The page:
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Fortinet report finds 75% of OT organizations experienced intrusion last year

May 24, 2023
95% expect OT cybersecurity responsibility to shift from directors and managers to CISOs.

Fortinet announced the findings from its global 2023 State of Operational Technology and Cybersecurity Report. The results represent the current state of operational technology (OT) security and point to the opportunity for continued improvement for organizations to secure an ever-expanding IT/OT threat landscape. In addition to the latest trends and insights impacting OT organizations, the report also provides a roadmap to help IT and security teams better secure their environments. 

“Fortinet’s 2023 State of Operational Technology and Cybersecurity Report shows that, while OT organizations have improved their overall cybersecurity posture, they also have continued opportunity for improvement,” said John Maddison, EVP products and CMO at Fortinet. “Networking and IT teams are under extraordinary pressure to adapt and become more OT-aware, and organizations are shifting to find and employ solutions that implement security across their entire IT/OT environment to reduce their overall security risk.”   

Key findings from the global survey include:

·     OT continues to be targeted by cybercriminals at a high rate: While the number of organizations that did not incur a cybersecurity intrusion improved dramatically YoY (from 6% in 2022 to 25% in 2023), there is still significant room for improvement. In fact, three-fourths of OT organizations reported at least one intrusion in the last year, and nearly one-third of respondents reported being victims of a ransomware attack in the last year (32%, unchanged from 2022). Intrusions from malware and phishing increased 12% and 9%, respectively.

·      Cybersecurity practitioners overestimated their OT security maturity: In 2023, the number of respondents who consider their organization's OT security posture as “highly mature” fell to 13% from 21% the year before, suggesting growing awareness among OT professionals and more effective tools for self-assessing their organizations’ cybersecurity capabilities. Nearly one-third (32%)  of respondents indicated that both IT and OT systems were impacted by a cyberattack, up from only 21% last year.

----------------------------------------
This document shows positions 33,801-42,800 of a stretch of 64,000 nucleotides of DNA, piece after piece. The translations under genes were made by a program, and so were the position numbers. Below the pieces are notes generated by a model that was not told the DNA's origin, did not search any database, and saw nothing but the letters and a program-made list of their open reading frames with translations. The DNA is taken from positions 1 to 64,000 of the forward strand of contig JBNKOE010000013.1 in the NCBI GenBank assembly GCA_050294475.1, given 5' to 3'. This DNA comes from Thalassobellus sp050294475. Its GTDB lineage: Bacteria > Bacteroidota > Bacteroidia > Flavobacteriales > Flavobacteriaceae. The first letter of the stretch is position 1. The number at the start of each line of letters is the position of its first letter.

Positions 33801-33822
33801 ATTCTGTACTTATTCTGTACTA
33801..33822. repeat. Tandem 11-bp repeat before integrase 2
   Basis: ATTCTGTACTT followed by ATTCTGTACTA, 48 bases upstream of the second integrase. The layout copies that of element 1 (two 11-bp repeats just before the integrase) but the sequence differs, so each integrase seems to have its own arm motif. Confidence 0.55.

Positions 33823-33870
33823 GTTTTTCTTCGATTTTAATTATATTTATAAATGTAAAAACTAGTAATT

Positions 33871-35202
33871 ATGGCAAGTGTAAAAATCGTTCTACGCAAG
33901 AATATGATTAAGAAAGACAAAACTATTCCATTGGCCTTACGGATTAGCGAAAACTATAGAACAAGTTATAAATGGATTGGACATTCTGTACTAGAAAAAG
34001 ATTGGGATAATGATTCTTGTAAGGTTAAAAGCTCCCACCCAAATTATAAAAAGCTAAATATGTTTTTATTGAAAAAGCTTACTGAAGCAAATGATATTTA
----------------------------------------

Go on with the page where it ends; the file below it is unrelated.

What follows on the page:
·      The connected-device explosion underscores complexity challenges for OT organizations: Nearly 80% of respondents reported having greater than 100 IP-enabled OT devices in their OT environment, highlighting just how significant a challenge it is for security teams to secure an ever-expanding threat landscape. Survey findings revealed that cybersecurity solutions continue to aid in the success of most (76%) OT professionals, particularly by improving efficiency (67%) and flexibility (68%). However, report data also indicates that solution sprawl makes it more difficult to consistently incorporate, employ, and enforce policies across an increasingly converged IT/OT landscape. And the problem compounds with aging systems, with the majority (74%) of organizations reporting that the average age of ICS systems across their organization are between six and 10 years old.

·      Alignment of OT security under the CISO bodes well for the industry: While nearly every organization faces an uphill battle when it comes to finding qualified security practitioners due to the growing cybersecurity skills shortage, report findings suggest OT organizations are continuing to prioritize cybersecurity. A key indicator is that nearly every (95%) organization plans on placing the responsibility for OT cybersecurity under a chief information security officer (CISO) in the next 12 months, rather than an operations executive or team. The findings also reveal that OT-cybersecurity professionals now come from IT-security leadership rather than product management, and influence on cybersecurity decisions is shifting away from operations and to other leaders, especially CISO/CSO roles.